In the savage aftermath of the Philippines' deadliest storm, an exhausted young woman gave birth to a girl on a filthy floor with little more than determination to sustain them.
Mrs Emily Sagalis survived Super Typhoon Haiyan by gripping a fence with one hand, while using the other to protect her swollen belly from chunks of metal and other fast-floating debris on Nov 8 last year.
Three days later, the 21-year-old was lying on a concrete floor in labour amid broken glass, splintered wood and other wreckage of a destroyed airport building that had been turned into a makeshift medical centre.
She and her child, Bea Joy, defeated death and today, the first-time mother is striving to create lives of security and happiness on top of the weakest foundations.
"I am happy that Bea Joy is happy and healthy. That's the most important thing," Mrs Sagalis told AFP.
The home she shares with Bea Joy and her unemployed husband, Jobert, is so close to the Pacific Ocean that the grey sand beach forms the floor of their tiny kitchen and sleeping area.
Thousands of people have returned to San Jose, a fishing community in Tacloban, and neighbouring towns to live in crudely-built homes, or in tents from the United Nations' Refugee Agency.
The couple and their child have so far had a steady supply of food and water, thanks almost entirely to donations from foreign and local charities.
But the fresh salt-filled breeze from the Pacific Ocean haunts her.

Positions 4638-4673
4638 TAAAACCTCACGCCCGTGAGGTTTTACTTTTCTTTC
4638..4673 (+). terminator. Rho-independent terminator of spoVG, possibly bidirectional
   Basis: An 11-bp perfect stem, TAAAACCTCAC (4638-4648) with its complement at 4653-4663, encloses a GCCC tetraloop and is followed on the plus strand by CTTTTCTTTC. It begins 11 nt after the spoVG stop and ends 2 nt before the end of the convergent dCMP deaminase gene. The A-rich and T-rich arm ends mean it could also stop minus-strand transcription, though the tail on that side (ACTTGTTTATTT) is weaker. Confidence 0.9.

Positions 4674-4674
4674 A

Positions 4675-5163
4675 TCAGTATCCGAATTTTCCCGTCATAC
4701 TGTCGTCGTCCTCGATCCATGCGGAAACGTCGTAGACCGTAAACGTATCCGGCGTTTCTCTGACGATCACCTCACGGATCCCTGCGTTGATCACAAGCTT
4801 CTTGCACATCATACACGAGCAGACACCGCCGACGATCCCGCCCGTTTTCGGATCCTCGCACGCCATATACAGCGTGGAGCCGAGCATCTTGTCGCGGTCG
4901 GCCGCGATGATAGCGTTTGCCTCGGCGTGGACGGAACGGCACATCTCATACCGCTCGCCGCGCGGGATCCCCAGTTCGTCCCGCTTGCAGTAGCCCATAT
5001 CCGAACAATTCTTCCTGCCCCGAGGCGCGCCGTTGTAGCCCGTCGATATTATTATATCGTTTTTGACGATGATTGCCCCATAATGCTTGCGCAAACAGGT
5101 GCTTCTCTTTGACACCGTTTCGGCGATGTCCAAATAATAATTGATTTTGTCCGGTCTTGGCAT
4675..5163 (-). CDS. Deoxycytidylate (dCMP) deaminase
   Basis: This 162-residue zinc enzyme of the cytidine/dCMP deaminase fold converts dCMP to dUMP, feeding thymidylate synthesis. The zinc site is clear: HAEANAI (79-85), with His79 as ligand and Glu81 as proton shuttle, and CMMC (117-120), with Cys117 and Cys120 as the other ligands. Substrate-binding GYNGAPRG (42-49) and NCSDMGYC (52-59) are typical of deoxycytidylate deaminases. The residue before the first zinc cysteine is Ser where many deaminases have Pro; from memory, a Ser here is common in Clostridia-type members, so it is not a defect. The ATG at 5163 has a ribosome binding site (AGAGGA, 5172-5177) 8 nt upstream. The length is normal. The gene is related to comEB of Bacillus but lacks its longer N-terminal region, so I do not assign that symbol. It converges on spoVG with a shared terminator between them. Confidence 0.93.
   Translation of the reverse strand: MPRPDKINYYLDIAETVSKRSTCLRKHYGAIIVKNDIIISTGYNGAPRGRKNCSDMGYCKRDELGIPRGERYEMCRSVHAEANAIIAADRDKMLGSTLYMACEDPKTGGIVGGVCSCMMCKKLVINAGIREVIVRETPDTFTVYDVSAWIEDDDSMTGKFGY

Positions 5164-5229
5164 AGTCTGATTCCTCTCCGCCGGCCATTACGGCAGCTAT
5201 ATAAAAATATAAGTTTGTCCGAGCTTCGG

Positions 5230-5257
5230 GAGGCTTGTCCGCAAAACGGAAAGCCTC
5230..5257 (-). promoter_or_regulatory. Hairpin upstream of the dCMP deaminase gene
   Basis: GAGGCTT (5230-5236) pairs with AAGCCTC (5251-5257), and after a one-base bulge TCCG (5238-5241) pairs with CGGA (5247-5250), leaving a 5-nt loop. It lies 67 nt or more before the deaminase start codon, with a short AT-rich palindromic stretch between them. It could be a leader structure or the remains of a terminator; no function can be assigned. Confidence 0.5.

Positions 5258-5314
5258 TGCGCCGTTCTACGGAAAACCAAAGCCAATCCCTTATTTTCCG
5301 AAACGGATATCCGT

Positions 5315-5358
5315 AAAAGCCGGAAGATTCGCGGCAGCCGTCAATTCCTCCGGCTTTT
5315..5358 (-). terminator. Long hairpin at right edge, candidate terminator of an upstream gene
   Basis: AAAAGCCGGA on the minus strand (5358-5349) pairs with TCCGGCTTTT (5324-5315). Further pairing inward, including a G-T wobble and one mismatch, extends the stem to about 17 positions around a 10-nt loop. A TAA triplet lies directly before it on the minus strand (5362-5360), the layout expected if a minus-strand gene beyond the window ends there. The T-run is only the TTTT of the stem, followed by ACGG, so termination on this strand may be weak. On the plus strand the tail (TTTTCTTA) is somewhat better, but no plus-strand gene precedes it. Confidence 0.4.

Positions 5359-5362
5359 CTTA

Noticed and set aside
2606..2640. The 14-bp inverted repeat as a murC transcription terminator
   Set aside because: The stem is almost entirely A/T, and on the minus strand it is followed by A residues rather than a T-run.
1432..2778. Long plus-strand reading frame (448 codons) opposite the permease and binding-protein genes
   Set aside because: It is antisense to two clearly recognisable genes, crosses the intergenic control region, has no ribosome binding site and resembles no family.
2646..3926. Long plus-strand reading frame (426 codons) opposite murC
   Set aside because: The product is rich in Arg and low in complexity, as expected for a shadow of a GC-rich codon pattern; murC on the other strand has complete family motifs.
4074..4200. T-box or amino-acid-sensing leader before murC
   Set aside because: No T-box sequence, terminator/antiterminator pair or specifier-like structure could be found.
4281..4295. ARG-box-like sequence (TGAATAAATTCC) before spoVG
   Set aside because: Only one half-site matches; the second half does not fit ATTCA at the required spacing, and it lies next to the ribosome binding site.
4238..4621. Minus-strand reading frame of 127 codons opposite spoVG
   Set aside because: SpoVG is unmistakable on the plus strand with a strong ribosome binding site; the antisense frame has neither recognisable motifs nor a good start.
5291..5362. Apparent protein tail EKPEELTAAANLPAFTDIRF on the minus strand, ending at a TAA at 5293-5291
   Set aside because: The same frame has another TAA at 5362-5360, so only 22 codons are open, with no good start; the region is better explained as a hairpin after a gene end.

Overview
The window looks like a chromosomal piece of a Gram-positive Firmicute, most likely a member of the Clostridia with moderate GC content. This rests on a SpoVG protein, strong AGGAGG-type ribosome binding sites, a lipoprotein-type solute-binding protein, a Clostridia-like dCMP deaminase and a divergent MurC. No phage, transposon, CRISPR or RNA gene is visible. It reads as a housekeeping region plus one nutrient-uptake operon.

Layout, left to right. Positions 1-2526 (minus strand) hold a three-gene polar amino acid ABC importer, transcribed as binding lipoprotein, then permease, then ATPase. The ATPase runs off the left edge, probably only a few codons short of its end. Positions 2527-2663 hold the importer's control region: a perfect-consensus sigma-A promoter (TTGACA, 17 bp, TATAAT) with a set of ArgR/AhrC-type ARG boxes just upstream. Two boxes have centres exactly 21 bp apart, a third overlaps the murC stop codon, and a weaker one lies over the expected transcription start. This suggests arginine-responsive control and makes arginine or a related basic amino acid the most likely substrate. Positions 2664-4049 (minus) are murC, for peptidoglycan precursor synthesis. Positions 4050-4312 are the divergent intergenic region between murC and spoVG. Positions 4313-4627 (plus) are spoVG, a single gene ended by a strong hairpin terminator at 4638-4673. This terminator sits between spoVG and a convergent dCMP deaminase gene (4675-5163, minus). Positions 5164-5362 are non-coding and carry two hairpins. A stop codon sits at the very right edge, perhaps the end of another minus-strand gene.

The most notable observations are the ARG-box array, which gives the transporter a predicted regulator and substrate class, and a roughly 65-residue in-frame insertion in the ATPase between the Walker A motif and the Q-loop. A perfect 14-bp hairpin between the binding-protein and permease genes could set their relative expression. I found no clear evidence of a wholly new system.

"We are afraid because we are near the sea. When there is a strong wind... I start thinking about how to flee," she said, as she hand-washed clothes in a plastic bucket outside her house.
A year ago, she worked in Manila as a maid and the pair earned a combined US$150 (S$190) a month - placing them among the poorest of the working masses, but with enough to survive independently. Her husband was a delivery man in Manila.
Now, the family income is about US$1 a day, which Mr Sagalis earns by taking passengers in and around San Jose on a pedicab that was donated by a relief agency.
That money goes almost immediately on nappies for Bea Joy, plus some eggs and other items to supplement the relief food.
The couple are desperate for more, but not a lot. Said Mr Sagalis: "We are hoping we can have the life we had before, a normal life."
His wife struggles to offer a vision for her family's future other than ensuring Bea Joy remains healthy.
But her fortitude since the typhoon also engenders confidence.
She left the airport on a pedicab after giving birth and took a half-hour ride with Bea Joy through corpse-strewn roads back to an evacuation centre.
Asked if she felt fear then, or when she was in labour, she shook her head and said: "I just tried to be strong for my baby."
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